- In the world of big data analytics, there is perhaps one catchphrase that towers above all the other buzzwords, jargon, watchwords, and mantras.
“If you can’t measure it, you can’t manage it” is the key concept that underlies all usages of data analytics in the business world, yet it is also one of the most difficult ideas to master – especially when it comes to healthcare.
Measurement has never been healthcare’s strong suit. Patient care is a subjective art, based on the experiences and opinions of clinicians, the preferences and choices of patients, and in some cases, the luck of the draw when it comes to ultimate outcomes.
Distilling this complex web of unpredictable circumstances into concrete numbers, risk scores, reports, and pie charts has been one of the industry’s greatest challenges. And tying these results to value-based payments in pursuit of higher quality care is perhaps the biggest disruptive force in medicine since the introduction of penicillin.
For big data analytics experts, gauging clinical quality for pay-for-performance contracting is just the beginning.
Healthcare organizations demand much more of their data. Not only must it help them avoid patient care quality penalties, but it must also improve operational efficiencies, enhance revenue cycle management, predict the movements and actions of patient populations, and even guide future decision-making.
The expectations may be daunting, but it is possible to meet them. Healthcare organizations just have to figure out how to ask the right questions that will set them on the path towards measurement, management, and ultimate big data success.
A simple six-part survey was all it took to set Saint Francis Care in Hartford, Connecticut, on the right path, explained Chief Data and Analytics Officer and emergency department physician Dr. Danyal Ibrahim.
This internal assessment, which involved about 100 staff members from across the clinical, financial, IT, administrative, and executive teams, helped to set a baseline for the organization’s analytics competencies, orient new technology implementation programs, and collect feedback on stakeholders’ expectations for the future.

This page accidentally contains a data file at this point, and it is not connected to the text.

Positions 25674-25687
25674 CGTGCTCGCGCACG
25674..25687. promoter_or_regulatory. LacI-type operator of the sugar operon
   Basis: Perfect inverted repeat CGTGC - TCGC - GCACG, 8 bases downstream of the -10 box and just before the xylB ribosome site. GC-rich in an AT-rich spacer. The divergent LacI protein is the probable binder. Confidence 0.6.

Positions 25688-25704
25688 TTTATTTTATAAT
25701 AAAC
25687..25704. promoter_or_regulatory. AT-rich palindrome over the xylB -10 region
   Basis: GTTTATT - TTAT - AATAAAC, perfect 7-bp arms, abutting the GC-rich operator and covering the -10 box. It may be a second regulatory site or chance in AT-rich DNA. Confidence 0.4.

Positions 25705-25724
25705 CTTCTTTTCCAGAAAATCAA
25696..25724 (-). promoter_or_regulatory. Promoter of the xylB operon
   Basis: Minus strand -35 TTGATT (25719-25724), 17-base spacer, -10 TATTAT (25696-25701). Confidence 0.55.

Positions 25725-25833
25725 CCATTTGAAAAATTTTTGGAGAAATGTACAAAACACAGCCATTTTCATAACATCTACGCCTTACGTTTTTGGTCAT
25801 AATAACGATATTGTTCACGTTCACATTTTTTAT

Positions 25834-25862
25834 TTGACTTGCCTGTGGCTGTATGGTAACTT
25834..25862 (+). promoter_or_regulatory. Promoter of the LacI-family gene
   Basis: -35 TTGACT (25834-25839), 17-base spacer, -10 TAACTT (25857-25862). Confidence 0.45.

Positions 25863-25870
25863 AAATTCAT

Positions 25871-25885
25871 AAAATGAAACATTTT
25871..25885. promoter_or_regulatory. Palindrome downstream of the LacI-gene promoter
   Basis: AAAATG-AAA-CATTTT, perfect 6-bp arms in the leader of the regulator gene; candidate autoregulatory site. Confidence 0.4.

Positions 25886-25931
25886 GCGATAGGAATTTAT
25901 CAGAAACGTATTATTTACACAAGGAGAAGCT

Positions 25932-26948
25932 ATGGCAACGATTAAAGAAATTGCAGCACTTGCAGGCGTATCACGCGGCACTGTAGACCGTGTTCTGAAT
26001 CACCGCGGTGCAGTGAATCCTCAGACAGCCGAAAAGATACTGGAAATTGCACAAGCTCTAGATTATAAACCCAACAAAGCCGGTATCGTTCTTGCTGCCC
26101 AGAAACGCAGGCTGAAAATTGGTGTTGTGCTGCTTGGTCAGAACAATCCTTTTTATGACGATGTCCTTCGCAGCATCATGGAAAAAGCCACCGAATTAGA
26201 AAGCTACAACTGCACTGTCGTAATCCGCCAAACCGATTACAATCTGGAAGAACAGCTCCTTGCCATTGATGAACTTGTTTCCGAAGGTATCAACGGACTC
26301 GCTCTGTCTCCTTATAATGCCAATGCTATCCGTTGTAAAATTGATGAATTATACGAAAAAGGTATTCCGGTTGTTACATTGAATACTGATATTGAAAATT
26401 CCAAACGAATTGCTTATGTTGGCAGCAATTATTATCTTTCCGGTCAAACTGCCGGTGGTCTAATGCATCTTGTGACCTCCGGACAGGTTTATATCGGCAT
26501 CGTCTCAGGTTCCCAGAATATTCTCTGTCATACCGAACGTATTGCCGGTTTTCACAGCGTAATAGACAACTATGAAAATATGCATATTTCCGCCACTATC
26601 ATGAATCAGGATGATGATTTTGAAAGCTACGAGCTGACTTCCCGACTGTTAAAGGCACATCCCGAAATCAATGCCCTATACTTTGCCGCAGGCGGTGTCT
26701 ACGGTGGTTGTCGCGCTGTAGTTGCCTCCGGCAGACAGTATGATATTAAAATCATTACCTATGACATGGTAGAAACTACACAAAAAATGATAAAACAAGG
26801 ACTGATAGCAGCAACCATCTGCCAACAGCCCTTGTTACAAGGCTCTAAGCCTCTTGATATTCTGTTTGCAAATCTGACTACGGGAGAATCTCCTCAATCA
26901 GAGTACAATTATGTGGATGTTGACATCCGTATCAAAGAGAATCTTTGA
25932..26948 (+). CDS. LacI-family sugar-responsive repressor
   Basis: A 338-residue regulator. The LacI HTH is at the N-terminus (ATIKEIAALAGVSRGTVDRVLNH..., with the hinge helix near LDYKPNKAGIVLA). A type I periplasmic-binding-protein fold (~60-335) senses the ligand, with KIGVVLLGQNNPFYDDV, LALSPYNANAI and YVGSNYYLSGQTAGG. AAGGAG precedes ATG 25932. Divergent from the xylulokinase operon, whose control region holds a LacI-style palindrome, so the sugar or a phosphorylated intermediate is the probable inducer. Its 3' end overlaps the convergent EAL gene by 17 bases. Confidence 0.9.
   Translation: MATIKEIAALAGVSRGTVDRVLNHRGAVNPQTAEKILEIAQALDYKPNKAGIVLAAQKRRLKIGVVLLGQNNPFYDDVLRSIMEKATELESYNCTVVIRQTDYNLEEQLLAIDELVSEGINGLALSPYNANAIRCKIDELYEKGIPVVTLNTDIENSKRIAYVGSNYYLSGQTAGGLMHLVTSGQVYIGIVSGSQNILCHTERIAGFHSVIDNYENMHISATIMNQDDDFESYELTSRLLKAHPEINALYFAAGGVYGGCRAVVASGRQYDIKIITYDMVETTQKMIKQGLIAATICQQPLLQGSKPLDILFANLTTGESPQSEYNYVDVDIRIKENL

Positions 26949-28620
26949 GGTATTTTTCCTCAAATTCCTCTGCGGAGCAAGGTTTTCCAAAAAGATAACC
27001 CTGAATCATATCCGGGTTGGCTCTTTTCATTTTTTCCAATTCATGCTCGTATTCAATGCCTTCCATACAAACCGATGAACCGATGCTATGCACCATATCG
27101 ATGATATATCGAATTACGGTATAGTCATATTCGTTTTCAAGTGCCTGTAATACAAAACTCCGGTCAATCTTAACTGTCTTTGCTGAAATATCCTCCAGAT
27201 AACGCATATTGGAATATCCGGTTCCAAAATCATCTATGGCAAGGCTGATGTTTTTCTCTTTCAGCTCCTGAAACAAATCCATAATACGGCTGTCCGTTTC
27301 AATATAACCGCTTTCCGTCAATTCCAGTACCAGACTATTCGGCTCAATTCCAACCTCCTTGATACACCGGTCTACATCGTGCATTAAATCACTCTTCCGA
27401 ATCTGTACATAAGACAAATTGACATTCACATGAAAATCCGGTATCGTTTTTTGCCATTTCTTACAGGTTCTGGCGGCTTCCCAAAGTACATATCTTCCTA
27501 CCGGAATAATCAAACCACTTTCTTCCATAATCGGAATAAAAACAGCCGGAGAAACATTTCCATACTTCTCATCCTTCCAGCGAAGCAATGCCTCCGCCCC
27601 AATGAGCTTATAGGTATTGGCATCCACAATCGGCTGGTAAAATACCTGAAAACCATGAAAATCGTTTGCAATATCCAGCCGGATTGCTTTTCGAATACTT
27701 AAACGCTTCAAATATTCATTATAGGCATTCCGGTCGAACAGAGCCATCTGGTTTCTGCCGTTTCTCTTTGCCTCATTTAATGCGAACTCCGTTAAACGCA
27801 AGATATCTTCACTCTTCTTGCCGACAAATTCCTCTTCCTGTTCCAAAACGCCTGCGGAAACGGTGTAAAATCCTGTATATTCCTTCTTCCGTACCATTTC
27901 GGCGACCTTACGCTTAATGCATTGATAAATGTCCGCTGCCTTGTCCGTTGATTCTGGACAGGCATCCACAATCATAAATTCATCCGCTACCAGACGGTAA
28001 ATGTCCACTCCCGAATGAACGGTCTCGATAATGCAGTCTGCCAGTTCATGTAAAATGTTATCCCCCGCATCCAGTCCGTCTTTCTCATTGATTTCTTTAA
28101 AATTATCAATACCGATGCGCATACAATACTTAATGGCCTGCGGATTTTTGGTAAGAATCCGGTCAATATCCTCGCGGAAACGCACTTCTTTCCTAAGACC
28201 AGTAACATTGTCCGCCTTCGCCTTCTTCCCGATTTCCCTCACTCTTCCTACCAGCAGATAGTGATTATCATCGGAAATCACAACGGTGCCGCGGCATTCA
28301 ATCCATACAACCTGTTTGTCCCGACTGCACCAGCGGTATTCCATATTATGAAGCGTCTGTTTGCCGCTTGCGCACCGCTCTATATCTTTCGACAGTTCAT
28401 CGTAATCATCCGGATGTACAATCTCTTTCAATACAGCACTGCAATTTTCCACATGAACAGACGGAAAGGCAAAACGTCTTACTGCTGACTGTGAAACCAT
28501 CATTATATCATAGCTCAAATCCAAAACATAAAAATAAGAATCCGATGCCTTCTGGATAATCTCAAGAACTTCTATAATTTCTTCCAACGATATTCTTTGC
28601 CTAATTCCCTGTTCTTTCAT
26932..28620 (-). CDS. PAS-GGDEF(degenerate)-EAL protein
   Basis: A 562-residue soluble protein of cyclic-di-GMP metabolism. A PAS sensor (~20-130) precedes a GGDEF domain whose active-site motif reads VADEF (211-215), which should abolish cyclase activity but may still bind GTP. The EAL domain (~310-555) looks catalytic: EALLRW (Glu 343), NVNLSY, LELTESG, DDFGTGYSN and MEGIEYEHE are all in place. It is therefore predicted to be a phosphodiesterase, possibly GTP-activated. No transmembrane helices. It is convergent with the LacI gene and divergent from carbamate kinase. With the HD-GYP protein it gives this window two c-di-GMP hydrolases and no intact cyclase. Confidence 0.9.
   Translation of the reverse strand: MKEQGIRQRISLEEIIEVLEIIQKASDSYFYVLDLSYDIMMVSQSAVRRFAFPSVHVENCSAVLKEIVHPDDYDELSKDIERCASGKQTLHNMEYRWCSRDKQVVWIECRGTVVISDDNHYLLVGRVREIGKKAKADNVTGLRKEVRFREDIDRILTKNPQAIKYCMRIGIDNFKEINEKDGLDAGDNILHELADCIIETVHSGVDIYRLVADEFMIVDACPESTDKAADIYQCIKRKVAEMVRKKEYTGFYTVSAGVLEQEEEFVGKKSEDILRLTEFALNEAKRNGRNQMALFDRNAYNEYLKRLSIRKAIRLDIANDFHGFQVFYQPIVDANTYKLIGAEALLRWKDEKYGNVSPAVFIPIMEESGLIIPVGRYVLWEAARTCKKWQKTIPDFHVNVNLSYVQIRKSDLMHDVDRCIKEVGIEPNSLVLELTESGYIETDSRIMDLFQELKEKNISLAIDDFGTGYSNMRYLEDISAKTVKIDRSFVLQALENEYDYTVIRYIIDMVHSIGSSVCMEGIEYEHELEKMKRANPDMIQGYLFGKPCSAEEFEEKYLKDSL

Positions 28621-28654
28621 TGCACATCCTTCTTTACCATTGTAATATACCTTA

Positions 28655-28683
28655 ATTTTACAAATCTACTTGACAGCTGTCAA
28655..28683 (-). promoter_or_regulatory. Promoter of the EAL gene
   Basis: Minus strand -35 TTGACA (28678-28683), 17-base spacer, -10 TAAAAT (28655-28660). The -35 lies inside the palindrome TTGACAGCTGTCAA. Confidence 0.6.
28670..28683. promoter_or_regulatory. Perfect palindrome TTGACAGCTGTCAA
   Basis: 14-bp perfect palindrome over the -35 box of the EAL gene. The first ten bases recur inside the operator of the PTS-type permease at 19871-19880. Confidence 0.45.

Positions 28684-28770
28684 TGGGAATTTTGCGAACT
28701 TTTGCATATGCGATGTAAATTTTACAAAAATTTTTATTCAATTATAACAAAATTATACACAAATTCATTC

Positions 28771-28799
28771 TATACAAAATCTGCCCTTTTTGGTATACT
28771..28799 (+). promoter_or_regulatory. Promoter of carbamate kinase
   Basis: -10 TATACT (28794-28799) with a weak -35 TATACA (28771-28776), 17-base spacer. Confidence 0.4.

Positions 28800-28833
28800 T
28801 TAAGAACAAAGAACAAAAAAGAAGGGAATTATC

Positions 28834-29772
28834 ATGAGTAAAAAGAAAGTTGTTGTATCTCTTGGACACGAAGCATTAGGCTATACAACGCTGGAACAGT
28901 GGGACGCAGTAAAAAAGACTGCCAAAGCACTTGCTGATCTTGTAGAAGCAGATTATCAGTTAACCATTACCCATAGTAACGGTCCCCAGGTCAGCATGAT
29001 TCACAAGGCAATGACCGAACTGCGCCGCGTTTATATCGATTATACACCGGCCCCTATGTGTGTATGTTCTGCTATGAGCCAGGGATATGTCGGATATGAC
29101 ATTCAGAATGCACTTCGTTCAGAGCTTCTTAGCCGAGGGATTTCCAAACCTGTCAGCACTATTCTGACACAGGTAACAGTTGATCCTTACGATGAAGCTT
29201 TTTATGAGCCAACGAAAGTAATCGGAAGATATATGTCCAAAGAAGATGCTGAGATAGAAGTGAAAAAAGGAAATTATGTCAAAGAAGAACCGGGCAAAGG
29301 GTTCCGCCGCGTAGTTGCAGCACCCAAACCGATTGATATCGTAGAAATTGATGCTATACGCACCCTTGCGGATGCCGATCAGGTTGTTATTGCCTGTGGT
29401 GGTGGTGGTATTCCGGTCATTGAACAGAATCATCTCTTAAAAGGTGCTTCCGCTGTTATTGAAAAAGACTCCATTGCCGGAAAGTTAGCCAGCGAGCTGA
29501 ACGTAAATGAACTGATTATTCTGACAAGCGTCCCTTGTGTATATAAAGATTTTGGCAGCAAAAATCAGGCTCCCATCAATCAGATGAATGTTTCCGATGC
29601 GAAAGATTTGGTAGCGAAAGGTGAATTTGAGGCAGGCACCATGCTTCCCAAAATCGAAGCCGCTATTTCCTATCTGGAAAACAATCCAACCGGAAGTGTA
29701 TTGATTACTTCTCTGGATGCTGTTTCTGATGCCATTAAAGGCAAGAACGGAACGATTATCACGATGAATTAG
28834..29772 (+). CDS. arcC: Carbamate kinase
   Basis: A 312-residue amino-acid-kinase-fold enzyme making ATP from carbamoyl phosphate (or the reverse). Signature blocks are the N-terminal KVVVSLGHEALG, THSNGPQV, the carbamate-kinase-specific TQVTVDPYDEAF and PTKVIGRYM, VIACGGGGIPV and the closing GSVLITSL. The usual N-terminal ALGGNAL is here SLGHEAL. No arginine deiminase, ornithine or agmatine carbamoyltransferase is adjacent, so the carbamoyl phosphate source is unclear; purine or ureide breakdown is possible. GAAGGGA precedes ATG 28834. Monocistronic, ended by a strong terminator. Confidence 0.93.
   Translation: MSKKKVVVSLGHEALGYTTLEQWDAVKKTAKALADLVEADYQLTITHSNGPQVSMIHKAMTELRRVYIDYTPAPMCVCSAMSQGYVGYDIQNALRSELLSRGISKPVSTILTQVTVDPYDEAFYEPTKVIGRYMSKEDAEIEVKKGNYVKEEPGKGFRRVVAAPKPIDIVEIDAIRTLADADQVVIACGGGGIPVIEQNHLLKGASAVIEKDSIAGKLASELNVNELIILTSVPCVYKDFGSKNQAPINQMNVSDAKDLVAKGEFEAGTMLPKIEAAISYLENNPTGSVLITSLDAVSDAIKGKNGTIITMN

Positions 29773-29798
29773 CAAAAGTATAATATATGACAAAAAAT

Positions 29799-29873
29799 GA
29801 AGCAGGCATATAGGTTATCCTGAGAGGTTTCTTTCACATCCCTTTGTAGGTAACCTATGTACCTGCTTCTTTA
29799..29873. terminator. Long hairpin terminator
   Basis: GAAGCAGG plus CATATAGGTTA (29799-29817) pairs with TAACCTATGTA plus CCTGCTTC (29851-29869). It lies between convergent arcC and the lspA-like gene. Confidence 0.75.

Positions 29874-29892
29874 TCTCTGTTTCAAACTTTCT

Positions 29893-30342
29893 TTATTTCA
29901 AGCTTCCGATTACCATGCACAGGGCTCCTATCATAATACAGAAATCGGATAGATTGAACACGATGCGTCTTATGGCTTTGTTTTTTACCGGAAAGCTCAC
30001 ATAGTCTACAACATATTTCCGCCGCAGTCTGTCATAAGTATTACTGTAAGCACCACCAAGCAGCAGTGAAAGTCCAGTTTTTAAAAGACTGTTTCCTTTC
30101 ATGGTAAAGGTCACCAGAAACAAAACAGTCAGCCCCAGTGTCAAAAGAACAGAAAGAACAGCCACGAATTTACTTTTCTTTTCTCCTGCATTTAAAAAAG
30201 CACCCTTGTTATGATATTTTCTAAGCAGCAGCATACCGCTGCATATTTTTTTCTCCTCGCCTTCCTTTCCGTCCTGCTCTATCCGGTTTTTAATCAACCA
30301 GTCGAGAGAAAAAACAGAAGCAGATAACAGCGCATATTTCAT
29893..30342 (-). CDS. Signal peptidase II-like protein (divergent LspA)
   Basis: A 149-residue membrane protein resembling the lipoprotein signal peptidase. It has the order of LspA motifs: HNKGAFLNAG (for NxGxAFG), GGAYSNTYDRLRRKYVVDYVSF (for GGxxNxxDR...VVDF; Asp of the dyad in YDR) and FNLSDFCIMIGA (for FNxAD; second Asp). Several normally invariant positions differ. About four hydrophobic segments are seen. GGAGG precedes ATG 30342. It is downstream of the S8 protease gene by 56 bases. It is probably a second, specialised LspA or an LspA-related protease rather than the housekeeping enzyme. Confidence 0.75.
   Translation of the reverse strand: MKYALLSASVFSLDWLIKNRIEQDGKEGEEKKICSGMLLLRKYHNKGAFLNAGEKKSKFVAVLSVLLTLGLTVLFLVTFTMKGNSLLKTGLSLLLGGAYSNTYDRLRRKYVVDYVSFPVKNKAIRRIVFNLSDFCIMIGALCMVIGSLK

“We wanted to understand where we stood in terms of our analytics capabilities,” Ibrahim said to HealthITAnalytics.com in the second half of a two-part interview. “Do we have the infrastructure that will allow us to meet our organizational goals and accomplish our mission, which really aligns closely with the Triple Aim?”
“To get a better idea of that, we focused on basic questions that connected to our organizational goals and missions across the domains of care quality and patient safety, operations, and revenue cycle management, and asked our staff for their opinions and experiences in these areas.”
Each question builds upon the previous answer to create a comprehensive portrait of how data flows throughout a segment of the organization. Ibrahim paraphrased the survey like so:
• Do we have the data and analytics to connect to the important organizations in each of these three domains?
• If we have the data, is it integrated in a meaningful way? Can we look at that data and tell meaningful stories about what is happening, where it’s happening, and why it’s happening?
• Even if we have the data and it’s integrated meaningfully and we can start to tell that story, do we apply some statistical methodology to the data where we aggregate and report on it?
• If we have the data, and it can tell us a story, and we use good analytics methodology, are we able to present it in an understandable way to all our stakeholders, from the front-line clinician all the way up to the chief executive?
• Are the analytics really meaningful? Does the information help to make decisions? Is it rich enough that we can really figure out why something is happening?
• Lastly, even if we have accomplished all these other goals, can we deliver the information in a timely fashion to the people who need this data to do their jobs?
The survey results gave Saint Francis Care the data it needed to measure its current successes and identify opportunities for improvement, Ibrahim continued.
“When we applied these six questions across the three domains we were most interested in learning about, we found that we have very large opportunities to improve in the quality and safety area, especially when it comes to meaningful outcomes for patients, processes of care, timeliness of care, and the patient experience,” he said.
“We were doing better when it came to reporting on the operational functions of the organization, such as the utilization of resources, efficiency, capacity, and access. And we were doing the best at reporting on cost and revenue.”